Utility line work is dangerous. Each year, workers suffer serious injuries and even death in accidents where overhead power lines are involved. The two leading causes are falls and electrical shocks.
Electrocutions occur when lifts, cranes, ladders or other equipment come into contact with power lines. Even a moment’s distraction can make the difference between life and death. Here are some tips on how to avoid injury when working near overhead lines:
A crane in the hands of untrained or reckless operators can spell disaster. It’s easy for a tall crane with a mobile extension arm to make contact with a power line by accident. The minimum safe operating distance between the boom and the line depends on the kilovolts (kV) the line carries. OSHA has set the following minimum approach distances when working near power lines:
0 to 50 kV (50,000 volts) 10’
50 kV to 200 kV (50,000 to 200,000 volts) 15’
200 kV to 350 kV (200,000 to 350,000 volts 20’
350 kV to 500 kV (350,000 to 500,000 volts) 25’
500 kV to 750 kV (500,000 to 750,000 volts) 35’
When crane operators work around power lines, they should always assume the lines are energized. If the voltage isn’t known, keep 35 feet away. Additional safety measures include using boom guards, ground observers and warning devices that sound when the boom is getting too close to a power line.
Risks to workers who put up, move, or work from scaffolds near overhead lines are much the same as those who work with cranes. The safe distances between the platform and the power line, however, are less than for cranes. OSHA requires a minimum clearance of two feet for insulated lines under 300 volts. For insulated lines of 300 volts or more, the minimum distance is ten feet. A ten-foot clearance is also required for uninsulated lines, regardless of the voltage.
OSHA also requires the employer to appoint a “competent person” to observe and warn workers if they get too close to a power line. A competent person is defined as one who has the training and experience to recognize workplace hazards. He or she must also have the authority to take corrective action if a hazard is spotted.
It isn’t just the scaffolding itself that puts workers at risk. When the tools and materials they’re using come into contact with power lines by accident, the outcome can be serious injury or even death. Whenever possible, metallic tools and other items should be replaced with tools and items that don’t conduct electricity.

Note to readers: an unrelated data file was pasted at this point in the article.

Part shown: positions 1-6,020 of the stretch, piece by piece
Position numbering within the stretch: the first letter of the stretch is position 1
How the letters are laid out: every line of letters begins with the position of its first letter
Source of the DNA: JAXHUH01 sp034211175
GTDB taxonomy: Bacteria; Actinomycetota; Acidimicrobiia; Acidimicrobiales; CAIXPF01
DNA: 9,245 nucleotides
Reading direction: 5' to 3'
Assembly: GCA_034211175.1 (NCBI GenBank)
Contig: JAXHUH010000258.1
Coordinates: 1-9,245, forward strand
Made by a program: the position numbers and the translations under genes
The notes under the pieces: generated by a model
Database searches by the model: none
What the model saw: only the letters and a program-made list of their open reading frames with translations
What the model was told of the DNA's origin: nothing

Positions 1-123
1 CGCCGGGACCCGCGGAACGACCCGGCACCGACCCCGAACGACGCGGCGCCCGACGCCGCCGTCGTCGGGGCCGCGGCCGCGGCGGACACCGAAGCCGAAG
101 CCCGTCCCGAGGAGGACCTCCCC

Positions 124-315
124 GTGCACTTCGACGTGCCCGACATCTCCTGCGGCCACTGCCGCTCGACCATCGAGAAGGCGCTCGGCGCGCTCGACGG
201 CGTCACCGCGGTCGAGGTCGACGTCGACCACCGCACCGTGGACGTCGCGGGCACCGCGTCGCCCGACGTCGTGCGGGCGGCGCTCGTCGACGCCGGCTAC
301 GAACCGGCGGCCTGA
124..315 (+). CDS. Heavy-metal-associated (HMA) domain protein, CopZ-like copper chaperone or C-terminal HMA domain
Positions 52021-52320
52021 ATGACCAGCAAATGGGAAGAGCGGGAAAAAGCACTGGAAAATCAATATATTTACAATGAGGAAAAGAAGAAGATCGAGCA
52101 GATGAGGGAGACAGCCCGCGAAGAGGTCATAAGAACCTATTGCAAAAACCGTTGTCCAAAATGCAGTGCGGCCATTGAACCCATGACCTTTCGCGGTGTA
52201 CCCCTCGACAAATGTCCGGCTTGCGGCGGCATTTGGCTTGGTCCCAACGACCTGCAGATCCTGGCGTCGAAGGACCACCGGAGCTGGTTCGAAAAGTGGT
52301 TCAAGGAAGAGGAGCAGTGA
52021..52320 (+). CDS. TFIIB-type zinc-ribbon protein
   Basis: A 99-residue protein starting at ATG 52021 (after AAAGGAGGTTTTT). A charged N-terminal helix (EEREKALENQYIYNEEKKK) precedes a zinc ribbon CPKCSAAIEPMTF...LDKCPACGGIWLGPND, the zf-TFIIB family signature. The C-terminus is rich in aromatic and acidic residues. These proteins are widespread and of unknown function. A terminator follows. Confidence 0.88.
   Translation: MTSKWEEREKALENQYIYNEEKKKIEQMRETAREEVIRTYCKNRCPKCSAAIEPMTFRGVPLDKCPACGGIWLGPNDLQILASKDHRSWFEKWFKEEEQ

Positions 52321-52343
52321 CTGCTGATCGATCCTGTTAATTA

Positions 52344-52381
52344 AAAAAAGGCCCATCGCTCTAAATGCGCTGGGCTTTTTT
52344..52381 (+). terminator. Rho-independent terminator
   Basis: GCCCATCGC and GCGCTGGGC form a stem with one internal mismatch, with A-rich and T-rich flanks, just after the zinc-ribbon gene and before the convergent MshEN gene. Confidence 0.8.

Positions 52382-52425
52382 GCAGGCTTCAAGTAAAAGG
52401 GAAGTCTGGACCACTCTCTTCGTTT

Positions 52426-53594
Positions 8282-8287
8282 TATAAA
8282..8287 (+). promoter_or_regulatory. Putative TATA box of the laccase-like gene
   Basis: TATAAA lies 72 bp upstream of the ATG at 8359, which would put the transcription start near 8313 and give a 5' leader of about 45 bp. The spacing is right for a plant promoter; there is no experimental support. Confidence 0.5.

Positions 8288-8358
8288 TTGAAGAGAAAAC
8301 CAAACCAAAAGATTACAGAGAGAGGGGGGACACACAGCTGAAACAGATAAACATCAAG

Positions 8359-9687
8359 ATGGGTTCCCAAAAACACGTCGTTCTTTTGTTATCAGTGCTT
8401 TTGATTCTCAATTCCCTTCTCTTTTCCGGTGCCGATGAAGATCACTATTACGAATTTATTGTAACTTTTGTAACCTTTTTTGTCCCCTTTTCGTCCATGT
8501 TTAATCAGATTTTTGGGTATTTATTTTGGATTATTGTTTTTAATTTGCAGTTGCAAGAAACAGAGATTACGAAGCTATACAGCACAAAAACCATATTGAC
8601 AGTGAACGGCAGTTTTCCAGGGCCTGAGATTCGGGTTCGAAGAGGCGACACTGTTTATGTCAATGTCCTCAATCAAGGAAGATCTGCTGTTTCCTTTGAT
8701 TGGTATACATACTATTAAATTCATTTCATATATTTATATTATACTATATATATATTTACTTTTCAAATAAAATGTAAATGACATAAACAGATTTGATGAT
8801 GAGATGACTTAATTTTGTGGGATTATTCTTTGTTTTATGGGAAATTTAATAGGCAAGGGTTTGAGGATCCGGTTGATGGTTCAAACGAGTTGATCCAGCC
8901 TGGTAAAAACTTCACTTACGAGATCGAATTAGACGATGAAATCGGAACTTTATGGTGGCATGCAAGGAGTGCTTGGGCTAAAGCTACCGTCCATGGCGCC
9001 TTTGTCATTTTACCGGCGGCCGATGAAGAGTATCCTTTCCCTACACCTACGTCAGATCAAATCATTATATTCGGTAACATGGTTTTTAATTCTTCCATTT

Ladders are used to extend a worker’s reach. If they come into contact with a power line, however, the outcome can be deadly. OSHA has the following rules in place for working with ladders near power lines:
- – Ladders made of materials that conduct electricity aren’t allowed
- – Conductive ladders must be marked with warnings not to use them around electrical equipment
- – Only use tools that will withstand their voltage ratings
- – Ladders must be kept a minimum of 10 feet from lines of 50,000 volts or less. The minimum distance for higher voltages is 35 feet.
- – Always carry ladders horizontally rather than vertically
Various types of aerial lifts, including boom lifts, scissor lifts, and bucket trucks are used to work on overhead power lines. OSHA has specific rules for using these lifts when they’re operated near overhead lines. These include:
- – Only well-trained and certified workers should be allowed to operate aerial lifts. They must observe the lift’s rating and design limitations at all times.
- – All lift controls must be tested every day before they are used to be sure they’re working properly
- – Lifts need to maintain the same minimum approach distances as outlined under Cranes above
If the lift could possibly make contact with a “hot” line, one or more of these actions must be taken:
- – Insulate parts of the lines that could make contact with the lift
- – To the extent possible, the lift itself must be insulated
- – The lift needs to be positioned so that any parts that aren’t insulated can’t come closer than the minimum approach distance
- – All parts of the lift, including trucks and trailers, must be grounded
- – All equipment pieces must be bonded together
- – Ground mats are to be used around the equipment to extend the grounded area
To protect against injuries or death from falls from aerial lifts, OSHA requires the following when working more than four feet above the ground:
- – Unless there is a guardrail or net, workers must wear fall arrest equipment, such as a body harness with a shock absorbing lanyard
- – The lanyard must be connected to an anchor point on the bucket or boom
- – Fall protection equipment must be inspected each day before it is used
For further reading on utility workers and aerial lifts, check out our blog post entitled How Aerial Lifts are Used by Utility Workers.
When precautions aren’t taken, working around electricity or on ground that isn’t stable can be deadly. The key to worker safety when working around overhead utility lines is proper training. We offer online aerial lift certification training that’s 100% OSHA approved. It’s also fast, convenient, and affordable.